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Format: Audio CD|Vine Customer Review of Free Product( What's this? )
What can you say about the great man? I have been listening to "Life on Air" in the car throughout the Christmas period on a variety of long journeys and having Sir David Attenborough as your travelling companion is frankly as good as it gets since the world is a better place with this man around. Some reviewers have pointed out that with 16 CDs this is somewhat of a labour of love and could be viewed as a bit of a slog, that said I have found myself rationing this wonderful set of audio memoirs and trying to savour its narrative by treating it as a guilty pleasure.

On reflection the the part of the audio book I enjoyed the most was Attenborough's account of the early days of the BBC, how he stumbled into a job in the "Talks dept of Auntie". Its difficult now to visualise those early days of TV and quite how haphazard and prone to breakdown it was. The early deals at Alexander Palace would see programmes massively over run, a diet of home economics programmes shown in the afternoon "for women" and cameras so primitive that the heat from them would give you a suntan. Attenborough arrived at the right time in this embryo organisation despite his early failure as an interviewer when it was concluded by the feisty BBC executive Mary Adams that "his teeth were to big for television" but he was soon producing the programmes and I loved his hilarious reminiscences about the Sir Mortimer Wheeler and one of the first BBC quizes "Animal, Vegetable, Mineral"?. Indeed what this book reveals fully is that Attenborough is not only the BBCs greatest asset and a national treasure but someone who in addition is a brilliant raconteur and also has a very masterful line in dry and jocular humour. The anecdotes littered throughout this book are too numerous to quote here and would spoil Attenborough's telling if put into a review. Suffice it to say that "Life on Air" does contain real laugh out loud moments so be careful if listening in the car since you should of course should be concentrating on the road and avoiding the potholes!

Inevitably as the world's leading Natural History programme maker a fair old slice of the book deals with the establishment of the BBC Natural history unit in Bristol during 1957 and of course those sprawling and magisterial trilogy and landmark series namely 1979's "Life on earth", 1984's The Living Planet" and 1990's "The Trials of Life". They have been preceded by even greater glories in subsequent years with the epic "Blue Planet" and other great works of TV. They have also been accompanied by Attenborough becoming more outspoken on issues like climate change, vigorous championing of Darwin's evolutionary theory and of course linking back to one of his primary sources for programmes openly supporting the WWF's campaign to have 22 million hectares of Borneo's rainforest designated a protected area. He also described former President George W Bush as the worlds foremost "environmental villain" proving again another skill in political judgement.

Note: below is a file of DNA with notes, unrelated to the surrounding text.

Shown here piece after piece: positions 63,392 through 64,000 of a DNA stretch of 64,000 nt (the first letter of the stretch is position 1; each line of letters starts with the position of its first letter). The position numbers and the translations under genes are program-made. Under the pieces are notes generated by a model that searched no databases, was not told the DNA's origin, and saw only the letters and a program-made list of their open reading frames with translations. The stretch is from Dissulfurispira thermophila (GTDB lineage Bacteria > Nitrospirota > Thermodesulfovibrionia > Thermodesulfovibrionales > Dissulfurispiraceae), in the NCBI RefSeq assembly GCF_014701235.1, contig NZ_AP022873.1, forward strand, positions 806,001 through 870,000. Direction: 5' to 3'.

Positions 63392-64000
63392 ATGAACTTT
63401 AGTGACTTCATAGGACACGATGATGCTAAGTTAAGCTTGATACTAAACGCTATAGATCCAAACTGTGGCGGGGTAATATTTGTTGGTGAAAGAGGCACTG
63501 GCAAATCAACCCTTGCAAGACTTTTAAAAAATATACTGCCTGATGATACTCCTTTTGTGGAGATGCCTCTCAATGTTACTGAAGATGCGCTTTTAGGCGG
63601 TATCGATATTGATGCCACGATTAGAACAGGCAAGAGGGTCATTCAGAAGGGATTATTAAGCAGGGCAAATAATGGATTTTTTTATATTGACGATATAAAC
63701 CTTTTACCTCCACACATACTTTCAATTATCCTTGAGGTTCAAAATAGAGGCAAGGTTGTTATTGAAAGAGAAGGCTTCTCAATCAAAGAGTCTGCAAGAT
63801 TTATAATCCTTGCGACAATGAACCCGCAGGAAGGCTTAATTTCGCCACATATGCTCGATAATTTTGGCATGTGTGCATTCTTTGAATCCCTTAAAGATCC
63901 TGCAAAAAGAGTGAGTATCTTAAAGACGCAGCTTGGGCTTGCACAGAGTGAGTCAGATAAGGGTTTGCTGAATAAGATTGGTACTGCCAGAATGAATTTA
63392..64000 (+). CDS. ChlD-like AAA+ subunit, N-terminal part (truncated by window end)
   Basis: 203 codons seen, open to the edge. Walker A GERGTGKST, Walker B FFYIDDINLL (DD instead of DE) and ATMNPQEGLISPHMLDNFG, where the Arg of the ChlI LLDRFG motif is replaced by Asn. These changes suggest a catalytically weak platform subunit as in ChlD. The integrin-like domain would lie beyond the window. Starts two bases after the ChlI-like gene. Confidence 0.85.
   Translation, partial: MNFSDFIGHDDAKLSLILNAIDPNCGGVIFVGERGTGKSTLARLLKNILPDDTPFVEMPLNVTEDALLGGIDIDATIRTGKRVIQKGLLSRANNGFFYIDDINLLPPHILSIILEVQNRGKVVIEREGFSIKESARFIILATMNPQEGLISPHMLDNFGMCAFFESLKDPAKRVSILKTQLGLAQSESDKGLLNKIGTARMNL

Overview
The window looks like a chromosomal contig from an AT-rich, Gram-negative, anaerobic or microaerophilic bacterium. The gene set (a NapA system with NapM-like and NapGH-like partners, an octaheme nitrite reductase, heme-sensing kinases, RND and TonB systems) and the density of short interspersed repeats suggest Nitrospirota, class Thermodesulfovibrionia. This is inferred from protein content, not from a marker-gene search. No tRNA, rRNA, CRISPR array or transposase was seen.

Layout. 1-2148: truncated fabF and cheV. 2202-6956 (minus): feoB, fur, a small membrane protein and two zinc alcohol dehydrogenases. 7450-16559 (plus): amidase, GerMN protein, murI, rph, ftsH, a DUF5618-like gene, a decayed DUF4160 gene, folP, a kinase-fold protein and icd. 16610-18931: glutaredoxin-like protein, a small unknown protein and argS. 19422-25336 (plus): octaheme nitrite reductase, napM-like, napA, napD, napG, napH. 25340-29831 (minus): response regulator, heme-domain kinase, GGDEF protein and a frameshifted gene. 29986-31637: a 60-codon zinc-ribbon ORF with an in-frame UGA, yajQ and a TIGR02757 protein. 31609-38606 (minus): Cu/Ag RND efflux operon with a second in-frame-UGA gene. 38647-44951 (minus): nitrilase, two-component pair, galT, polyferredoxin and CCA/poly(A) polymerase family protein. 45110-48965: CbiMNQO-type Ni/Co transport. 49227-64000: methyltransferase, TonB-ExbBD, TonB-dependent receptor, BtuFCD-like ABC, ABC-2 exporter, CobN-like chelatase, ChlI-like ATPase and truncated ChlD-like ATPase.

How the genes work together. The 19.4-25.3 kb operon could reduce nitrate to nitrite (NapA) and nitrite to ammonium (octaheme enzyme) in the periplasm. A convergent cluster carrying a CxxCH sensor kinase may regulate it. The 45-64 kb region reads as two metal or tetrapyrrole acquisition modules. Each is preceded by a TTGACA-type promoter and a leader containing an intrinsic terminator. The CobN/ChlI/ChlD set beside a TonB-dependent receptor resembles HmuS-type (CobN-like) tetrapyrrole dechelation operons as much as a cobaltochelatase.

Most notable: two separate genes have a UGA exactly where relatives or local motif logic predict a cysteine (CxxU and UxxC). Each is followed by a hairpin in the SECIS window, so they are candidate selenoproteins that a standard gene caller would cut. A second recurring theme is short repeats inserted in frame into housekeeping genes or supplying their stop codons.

I wrote a review in 2009 of Attenborough's series "Life" which I recently re-watched in stunning Blu Ray quality. At the end of that review I concluded that "this is the only programme that my children will actively leave various X Boxes and Play stations to sit down and watch. They will also not complain if it clashes with some celebrity nonsense or trivia on another channel. Attenborough's programmes challenge, stimulate, provoke and most importantly make you think. They are also populist, intelligent, hugely watchable and thus viewed by millions across the the world. He has done broadcasting a massive service and we all owe him the most profound debt". After listening to the wonderful "Life on air" it gives me great pleasure to restate this judgement.
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on 6 September 2011
Attenborough writes, unsurprisingly, just as enthusiastically as he presents. Wonderful anecdotes, not only, of his extensive travels but also behind the scenes - literally - at the BBC. A real insight into why and how his epic series were made and the enormous team efforts required to get those magnificent programmes to the armchair viewer. Comic moments pop up with a dry humour which illustrate the modesty of a giant of natural history. Leaves you wanting more!
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VINE VOICEon 18 November 2010
Format: Audio CD|Vine Customer Review of Free Product( What's this? )
Both myself and my partner are huge fans of David Attenborough. We are slowly collecting the DVDs of his Life collection and regularly plonk down in front of the TV to watch one of his shows. So when I had the opportunity to get Life on Air through the Vine programme, I jumped at the chance. As the title indicates, this is the story of Attenborough's career rather than his personal life (though this is touched upon now and again) and as such provides a fascinating insight into the world (and the origins) of natural history programming. The great thing about it being an audio book is that we can both listen together.